In 2004, Nordic Ware published a new book called Bundt Entertaining with one hundred recipes "for all meals of the day and for all times of the year," a sign that the Bundt pan was back.
I have gone to five weddings recently for which the bride and groom have registered for Bundt pans as gifts. Besides the classic original, Bundt pans now come in more than thirty shapes and sizes. There are flower pans wrought as daisies, roses, sunflowers, wildflowers, and chrysanthemums. Others come in the form of hearts, stars, fleur-de-lis, and Christmas trees. There's even one shaped like a Gothic cathedral. Bundtlette pans make six muffins and mini-Bundts make tiny individual Bundt cakes. Cupcake, loaf, pound cake, popover, and shortbread pans have all joined the classic Bundt pan, available in two sizes.
I hadn't thought about a Bundt pan in years until I saw the movie My Big Fat Greek Wedding in 2002. In one hilarious scene, the groom's mother brings a Bundt cake to a party given by the bride's mother. The Greek woman stares in bewilderment at the "cake with a hole in it." She solves the problem by putting a potted geranium in the center. With a Bundt, you can do anything.
CHOCOLATE PISTACHIO CAKE
Makes 12 to 14 servings
1 (18 1/4-ounce) box white or
yellow cake mix
1 (3 1/2-ounce) box pistachio instant pudding mix
1/2 cup orange juice
1/2 cup water
4 large eggs
1/2 cup oil
1 teaspoon almond extract
3/4 cup chocolate syrup
Confectioners' sugar (optional)
Preheat the oven to 350°F.
Grease and flour a 12-cup Bundt pan (or a 10-inch tube pan).
In a mixing bowl, combine the cake mix, pudding mix, orange juice, water, eggs, oil, and almond extract. With an electric mixer, blend at low speed until moist. Beat for an additional 3 minutes at medium speed, scraping the bowl occasionally, until well blended.
Pour about two-thirds of the batter into the pan. Add the chocolate syrup to the remaining one-third of the batter. Mix well. Pour over the batter in the pan. Run a knife through the batter to marble it.
Bake for 1 hour. Allow the cake to cool in the pan for 15 minutes. Loosen cake with a blunt knife and turn onto a cake plate. Sprinkle with confectioners' sugar, if desired.
AUNT GEORGIE'S POUND CAKE
This recipe comes from my friend Bill's aunt Georgie. His family thought so highly of the cake, they served it at Aunt Georgie's funeral. It's a classic pound cake using no leavening agents. The first pound cakes were made with a pound of butter, a pound of sugar, and a pound of flour, hence the name. While slightly modified from pound cakes of the 1700s, this one is still plenty rich. It works very well in a Bundt pan. Cake flour produces a lighter cake. Have the butter, eggs, and milk at room temperature.
Pound cakes are easily flavored. Substitute a little lemon zest and lemon juice for the vanilla for a lemon pound cake. Add some cinnamon, allspice, and nutmeg for a spice pound cake. The combinations are limitless. Pound cake is good toasted for tea, covered with fruit and whipped cream, used in a trifle, or just eaten plain.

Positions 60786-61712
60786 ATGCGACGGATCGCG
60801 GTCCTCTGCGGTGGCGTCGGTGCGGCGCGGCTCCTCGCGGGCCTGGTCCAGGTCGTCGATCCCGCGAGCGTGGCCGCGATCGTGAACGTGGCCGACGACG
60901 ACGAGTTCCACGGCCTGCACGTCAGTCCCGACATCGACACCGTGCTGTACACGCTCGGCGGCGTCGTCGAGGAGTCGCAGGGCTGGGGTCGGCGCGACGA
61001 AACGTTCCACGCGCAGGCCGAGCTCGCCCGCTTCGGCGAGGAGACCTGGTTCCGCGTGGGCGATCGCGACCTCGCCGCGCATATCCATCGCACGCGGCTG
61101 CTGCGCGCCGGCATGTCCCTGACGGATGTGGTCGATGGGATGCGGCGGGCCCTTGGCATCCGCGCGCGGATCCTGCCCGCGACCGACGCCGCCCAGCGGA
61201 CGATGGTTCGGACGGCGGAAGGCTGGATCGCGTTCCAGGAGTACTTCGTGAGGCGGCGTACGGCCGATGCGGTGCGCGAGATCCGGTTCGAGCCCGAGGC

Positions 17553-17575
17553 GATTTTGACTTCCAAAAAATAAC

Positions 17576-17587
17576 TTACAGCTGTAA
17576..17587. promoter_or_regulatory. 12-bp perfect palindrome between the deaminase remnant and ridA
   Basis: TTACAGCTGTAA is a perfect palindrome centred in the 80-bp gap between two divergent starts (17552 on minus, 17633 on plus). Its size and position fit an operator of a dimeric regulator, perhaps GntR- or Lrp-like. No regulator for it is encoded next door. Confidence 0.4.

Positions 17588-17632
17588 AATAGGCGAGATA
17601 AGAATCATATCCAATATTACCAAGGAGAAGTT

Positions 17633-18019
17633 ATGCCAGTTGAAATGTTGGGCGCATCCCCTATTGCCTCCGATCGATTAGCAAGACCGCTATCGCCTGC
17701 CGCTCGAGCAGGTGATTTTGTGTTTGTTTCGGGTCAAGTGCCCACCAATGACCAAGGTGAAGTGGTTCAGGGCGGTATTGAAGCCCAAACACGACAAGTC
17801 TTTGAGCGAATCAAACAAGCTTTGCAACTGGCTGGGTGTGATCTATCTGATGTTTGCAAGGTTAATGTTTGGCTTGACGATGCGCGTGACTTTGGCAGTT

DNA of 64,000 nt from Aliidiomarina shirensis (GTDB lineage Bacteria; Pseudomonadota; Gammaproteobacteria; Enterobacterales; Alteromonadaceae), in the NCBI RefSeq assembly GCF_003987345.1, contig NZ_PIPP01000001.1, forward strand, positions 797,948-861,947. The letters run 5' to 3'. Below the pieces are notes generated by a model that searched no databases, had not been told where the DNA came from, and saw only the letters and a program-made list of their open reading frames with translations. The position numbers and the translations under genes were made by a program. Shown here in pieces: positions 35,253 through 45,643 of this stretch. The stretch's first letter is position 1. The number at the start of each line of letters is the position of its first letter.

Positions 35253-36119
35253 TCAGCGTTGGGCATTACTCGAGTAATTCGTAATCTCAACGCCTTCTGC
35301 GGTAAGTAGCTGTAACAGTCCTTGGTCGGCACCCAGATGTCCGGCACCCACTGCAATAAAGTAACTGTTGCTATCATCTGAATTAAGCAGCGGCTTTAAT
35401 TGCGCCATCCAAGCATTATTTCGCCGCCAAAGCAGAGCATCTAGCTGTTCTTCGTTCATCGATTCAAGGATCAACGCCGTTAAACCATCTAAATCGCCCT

Makes 14 to 16 servings
3 cups sugar
1 cup (2 sticks) softened butter
5 large eggs, room temperature
1/2 teaspoon salt
3 cups cake flour, sifted
1 cup milk, room temperature
1 1/2 teaspoons vanilla extract
Preheat the oven to 325°F.
Cream the sugar and butter well. Add the eggs, one at a time. Add the dry ingredients, alternating with the milk. Add the vanilla. Mix well. Pour into a 12-cup Bundt pan and bake for 1 hour, or until a skewer inserted into the center of the cake comes out clean.
When the cake has cooled, put it on a serving plate and sift confectioners' sugar over the cake.
OLIVE AND GRUYÈRE SODA BREAD
This bread is adapted from a recipe in Bundt Entertaining, and is printed by permission of Nordic Ware. It's made in a sunflower-shaped pan (which has no tube), giving it a pretty pattern.
Makes 16 servings
4 plus 1 3/4 cups unbleached,
4 teaspoons baking powder
1 1/4 teaspoons baking soda
1 teaspoon salt
1/3 cup butter, cut into pieces
1 cup shredded Gruyère cheese
3/4 cup pitted, chopped Kalamata olives or other ripe olives
1 large egg, lightly beaten
2 1/4 cups buttermilk
Preheat the oven to 350°F.
Grease and flour a sunflower or other 10-cup Bundt pan.
In a large bowl, mix 4 cups of the flour, the baking powder, baking soda, and salt. Add the butter. Mix until crumbly. Stir in the cheese and olives.
Mix the egg with the buttermilk. Slowly add the egg mixture to the flour mixture. Mix until blended and a soft dough forms, adding the remaining flour one-quarter cup at a time.
On a lightly floured surface, knead the dough 3 to 4 minutes. Pat the dough into a 91/2-inch circle; place in the prepared pan.
Bake for 45 to 50 minutes or until dark golden brown. Remove from the pan and cool on a rack.
Copyright © 2006 by Bonny Wolf. All rights reserved.